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Brown: Party cleavages and welfare effort in the American states

Disclaimer. Don't rely on these old notes in lieu of reading the literature, but they can jog your memory. As a grad student long ago, my peers and I collaborated to write and exchange summaries of political science research. I posted them to a wiki-style website. "Wikisum" is now dead but archived here. I cannot vouch for these notes' accuracy, nor can I say who wrote them.

Brown. 1995. Party cleavages and welfare effort in the American states. American Political Science Review 89: 23-34.

Scholars have found inconclusive results when studying whether Democratic control of the state government correlates with higher welfare spending. Brown points out that scholars have neglected an important variable: the nature of each state's cleavage system.


Using a novel technique, Brown shows which cleavages matter most in most states (see Table 2, pg 26). He then identifies three ideal types (see Table 3, pg 28):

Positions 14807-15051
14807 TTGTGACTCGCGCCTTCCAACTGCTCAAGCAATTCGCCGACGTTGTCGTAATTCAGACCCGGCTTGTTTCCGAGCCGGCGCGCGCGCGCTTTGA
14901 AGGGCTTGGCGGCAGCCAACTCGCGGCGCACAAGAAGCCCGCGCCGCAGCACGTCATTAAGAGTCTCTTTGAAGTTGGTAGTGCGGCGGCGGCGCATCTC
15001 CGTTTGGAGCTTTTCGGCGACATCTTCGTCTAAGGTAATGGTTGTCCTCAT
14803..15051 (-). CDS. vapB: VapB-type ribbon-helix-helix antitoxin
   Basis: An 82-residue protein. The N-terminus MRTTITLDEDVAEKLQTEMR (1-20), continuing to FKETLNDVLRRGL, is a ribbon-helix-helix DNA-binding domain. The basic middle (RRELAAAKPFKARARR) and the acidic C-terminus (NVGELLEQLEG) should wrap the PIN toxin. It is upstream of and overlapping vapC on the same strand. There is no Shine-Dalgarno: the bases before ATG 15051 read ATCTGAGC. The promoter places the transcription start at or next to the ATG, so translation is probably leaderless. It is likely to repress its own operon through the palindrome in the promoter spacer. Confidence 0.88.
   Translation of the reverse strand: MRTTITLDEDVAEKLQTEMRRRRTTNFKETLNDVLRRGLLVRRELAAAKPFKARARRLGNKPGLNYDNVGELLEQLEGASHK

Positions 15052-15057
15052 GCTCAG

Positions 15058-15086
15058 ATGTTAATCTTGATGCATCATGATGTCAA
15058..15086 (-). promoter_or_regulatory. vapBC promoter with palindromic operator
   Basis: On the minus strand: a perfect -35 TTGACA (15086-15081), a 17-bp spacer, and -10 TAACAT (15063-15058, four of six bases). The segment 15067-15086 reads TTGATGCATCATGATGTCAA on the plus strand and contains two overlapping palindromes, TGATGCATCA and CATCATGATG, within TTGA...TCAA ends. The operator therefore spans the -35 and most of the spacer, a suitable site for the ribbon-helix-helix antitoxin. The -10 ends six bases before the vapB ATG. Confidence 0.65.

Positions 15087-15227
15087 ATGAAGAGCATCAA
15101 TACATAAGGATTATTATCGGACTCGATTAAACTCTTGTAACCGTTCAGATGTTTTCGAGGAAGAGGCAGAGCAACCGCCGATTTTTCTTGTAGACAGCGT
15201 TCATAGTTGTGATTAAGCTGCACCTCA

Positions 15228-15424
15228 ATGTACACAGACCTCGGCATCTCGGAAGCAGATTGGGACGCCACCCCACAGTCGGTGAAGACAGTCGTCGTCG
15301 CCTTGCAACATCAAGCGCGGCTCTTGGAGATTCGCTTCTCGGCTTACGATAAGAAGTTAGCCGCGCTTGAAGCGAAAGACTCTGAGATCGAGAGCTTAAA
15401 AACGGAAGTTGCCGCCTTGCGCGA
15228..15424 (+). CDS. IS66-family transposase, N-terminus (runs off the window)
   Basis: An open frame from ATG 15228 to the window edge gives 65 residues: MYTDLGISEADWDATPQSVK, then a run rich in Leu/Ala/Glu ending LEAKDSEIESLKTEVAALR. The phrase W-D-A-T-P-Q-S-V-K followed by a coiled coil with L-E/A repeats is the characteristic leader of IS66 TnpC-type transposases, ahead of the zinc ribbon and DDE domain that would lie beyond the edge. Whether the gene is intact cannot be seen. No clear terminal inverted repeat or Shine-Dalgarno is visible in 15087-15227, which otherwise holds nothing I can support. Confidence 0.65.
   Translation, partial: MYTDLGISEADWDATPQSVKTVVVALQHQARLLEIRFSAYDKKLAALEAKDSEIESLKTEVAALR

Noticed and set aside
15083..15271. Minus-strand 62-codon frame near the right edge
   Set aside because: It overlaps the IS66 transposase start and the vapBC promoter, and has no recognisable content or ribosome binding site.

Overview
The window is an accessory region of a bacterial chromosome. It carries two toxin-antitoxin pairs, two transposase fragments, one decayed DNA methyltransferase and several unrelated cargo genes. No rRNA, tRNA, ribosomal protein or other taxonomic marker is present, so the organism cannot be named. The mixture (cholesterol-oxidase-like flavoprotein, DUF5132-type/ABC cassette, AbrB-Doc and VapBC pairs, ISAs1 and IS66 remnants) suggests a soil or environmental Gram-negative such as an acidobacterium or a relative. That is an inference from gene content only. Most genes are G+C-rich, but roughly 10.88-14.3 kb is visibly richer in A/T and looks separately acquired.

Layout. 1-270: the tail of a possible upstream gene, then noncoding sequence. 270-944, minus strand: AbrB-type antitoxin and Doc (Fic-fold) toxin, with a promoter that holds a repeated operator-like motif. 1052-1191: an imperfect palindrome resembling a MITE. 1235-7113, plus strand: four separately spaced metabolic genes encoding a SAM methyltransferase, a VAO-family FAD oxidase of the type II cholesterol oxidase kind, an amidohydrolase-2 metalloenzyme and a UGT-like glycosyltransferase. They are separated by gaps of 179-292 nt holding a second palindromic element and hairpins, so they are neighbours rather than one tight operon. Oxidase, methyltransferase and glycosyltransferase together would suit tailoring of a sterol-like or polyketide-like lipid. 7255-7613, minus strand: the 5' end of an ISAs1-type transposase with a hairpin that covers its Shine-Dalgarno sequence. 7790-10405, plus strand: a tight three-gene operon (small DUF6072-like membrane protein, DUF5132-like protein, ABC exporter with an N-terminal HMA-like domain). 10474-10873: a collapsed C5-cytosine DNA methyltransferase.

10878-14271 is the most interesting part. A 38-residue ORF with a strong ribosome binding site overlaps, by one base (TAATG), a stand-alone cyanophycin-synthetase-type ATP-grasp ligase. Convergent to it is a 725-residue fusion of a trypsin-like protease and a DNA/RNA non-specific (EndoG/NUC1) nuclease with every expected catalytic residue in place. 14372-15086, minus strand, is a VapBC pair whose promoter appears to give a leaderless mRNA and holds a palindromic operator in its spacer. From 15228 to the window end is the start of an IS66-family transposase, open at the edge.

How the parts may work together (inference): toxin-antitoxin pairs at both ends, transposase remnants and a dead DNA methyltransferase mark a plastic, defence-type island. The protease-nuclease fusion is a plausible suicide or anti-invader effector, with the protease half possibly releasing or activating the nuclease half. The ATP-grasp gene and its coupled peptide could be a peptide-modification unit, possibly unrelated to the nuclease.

Hypothesis: States with a class-based (New Deal) cleavage will spend the most on welfare.


State resources (income per capita vs size of welfare-receiving population), elite values (the liberalism of those in government), and racism (which is poorly measured; see below).


See Table 4, pg 30, for regression results. "New Deal" is the baseline category. Thus:

IN ENGLISH: The effect of party control is 9.5 times greater in New Deal states than in post-New Deal states, and 5.5 times stronger in New Deal states than in Southern states. All predictions are borne out.


Research on similar subjects


Brown, Robert (author)American PoliticsSocial CleavagesPartiesDemographyState Politics (U.S.)Political Subcultures

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